The World of Disney: From Antiquarianism to Archaeology

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Dr John Disney (1779-1857) was the benefactor of the first chair in archaeology at a British university. He also donated his major collection of sculpture to the University of Cambridge that continues to be displayed in the Fitzwilliam Museum.
The Disney family traced its origins back to the Norman invasion of England, and the family home was at Norton Disney in Lincolnshire. Disney’s father, the Reverend John Disney DD (1746-1816) left the Church of England to become a minister at the Unitarian Essex Street Chapel in London. One of the chapel’s major sponsors was Thomas Brand-Hollis of The Hyde, Essex, who bequeathed the house and his Grand Tour collection (formed with Thomas Hollis) on his death in 1804 to the Reverend John Disney. Disney inherited part of the classical collection of his uncle and father-in-law Lewis Disney-Ffytche, owner of the 18th century pleasure gardens, Le Désert de Retz, outside Paris. Disney’s brother-in-law was Sir William Hillary, founder of the RNLI.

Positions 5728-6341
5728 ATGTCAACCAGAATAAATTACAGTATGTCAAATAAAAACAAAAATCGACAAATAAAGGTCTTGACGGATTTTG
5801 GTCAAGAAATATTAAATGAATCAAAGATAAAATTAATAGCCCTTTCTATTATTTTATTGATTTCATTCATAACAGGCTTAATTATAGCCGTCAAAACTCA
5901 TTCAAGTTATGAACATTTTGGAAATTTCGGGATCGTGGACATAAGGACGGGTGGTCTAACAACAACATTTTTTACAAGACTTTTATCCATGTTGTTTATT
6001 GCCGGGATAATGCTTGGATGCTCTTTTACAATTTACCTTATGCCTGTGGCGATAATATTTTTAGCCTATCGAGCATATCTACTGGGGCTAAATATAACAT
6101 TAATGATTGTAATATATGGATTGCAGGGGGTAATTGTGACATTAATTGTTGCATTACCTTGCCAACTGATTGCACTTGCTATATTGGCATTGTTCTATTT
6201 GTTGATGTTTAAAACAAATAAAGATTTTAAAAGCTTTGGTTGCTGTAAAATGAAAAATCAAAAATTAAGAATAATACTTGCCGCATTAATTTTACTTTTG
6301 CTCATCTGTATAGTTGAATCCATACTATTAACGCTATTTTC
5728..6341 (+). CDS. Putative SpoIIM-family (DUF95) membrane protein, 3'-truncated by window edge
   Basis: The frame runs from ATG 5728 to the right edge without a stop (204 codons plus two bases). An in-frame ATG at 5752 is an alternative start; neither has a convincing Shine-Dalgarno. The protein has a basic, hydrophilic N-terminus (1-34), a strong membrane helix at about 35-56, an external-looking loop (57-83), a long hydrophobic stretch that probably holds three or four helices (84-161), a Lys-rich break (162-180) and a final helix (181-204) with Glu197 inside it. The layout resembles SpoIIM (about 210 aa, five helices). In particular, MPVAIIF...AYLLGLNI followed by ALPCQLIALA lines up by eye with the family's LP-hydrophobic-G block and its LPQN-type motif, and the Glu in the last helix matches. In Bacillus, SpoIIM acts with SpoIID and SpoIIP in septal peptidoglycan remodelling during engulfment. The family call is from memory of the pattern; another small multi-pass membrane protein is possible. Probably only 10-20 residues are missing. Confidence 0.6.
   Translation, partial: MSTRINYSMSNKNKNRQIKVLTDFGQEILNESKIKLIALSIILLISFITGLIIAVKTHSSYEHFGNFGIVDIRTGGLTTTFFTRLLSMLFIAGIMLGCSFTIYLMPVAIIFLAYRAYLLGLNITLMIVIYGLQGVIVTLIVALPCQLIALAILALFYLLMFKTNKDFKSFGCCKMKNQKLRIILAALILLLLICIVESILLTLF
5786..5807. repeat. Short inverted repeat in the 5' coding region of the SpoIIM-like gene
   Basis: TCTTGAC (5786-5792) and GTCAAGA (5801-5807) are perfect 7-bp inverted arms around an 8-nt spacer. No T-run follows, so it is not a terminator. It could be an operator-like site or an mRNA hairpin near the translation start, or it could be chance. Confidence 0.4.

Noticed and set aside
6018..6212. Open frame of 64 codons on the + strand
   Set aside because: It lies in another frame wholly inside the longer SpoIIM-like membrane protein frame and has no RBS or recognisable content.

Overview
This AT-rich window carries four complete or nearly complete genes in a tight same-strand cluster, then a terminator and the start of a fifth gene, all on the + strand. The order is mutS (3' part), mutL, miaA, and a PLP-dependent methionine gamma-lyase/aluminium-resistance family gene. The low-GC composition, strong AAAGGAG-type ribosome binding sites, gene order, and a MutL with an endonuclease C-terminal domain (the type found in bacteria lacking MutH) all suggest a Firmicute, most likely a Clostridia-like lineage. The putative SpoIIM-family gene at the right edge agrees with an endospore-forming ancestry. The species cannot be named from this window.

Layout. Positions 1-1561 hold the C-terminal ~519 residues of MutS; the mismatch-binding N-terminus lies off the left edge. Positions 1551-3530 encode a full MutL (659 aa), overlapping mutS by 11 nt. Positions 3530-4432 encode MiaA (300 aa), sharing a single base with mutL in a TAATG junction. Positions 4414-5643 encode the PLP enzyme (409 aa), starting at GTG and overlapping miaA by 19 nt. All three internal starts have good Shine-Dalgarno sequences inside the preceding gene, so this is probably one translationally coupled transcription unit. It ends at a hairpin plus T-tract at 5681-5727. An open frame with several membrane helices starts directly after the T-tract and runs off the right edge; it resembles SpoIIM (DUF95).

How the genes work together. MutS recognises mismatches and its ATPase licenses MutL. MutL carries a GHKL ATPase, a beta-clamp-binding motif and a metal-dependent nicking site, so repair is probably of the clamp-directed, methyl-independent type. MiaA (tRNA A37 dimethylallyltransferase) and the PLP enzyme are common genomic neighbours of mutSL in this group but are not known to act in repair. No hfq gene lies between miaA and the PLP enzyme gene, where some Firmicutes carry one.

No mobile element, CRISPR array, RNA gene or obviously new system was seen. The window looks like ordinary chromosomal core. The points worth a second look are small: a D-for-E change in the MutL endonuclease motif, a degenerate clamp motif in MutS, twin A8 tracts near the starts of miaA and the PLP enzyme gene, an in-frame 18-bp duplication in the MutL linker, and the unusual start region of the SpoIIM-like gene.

Dr Disney helped to establish the Chelmsford Philosophical Society, and this organisation sponsored the town’s first museum in 1843. This event coincided with the creation of county-based archaeological societies. Disney was a keen supporter of the Essex Archaeological Society in 1852, and helped to encourage the exploration of the Roman colony at Colchester. Disney published a substantial volume of his collection of classical sculpture, bronzes and Greek vases as the Museum Disneianum (1846).
Original languageEnglish
Place of PublicationOxford
Number of pages142
ISBN (Print)9781789698275
Publication statusPublished - 20 Dec 2020

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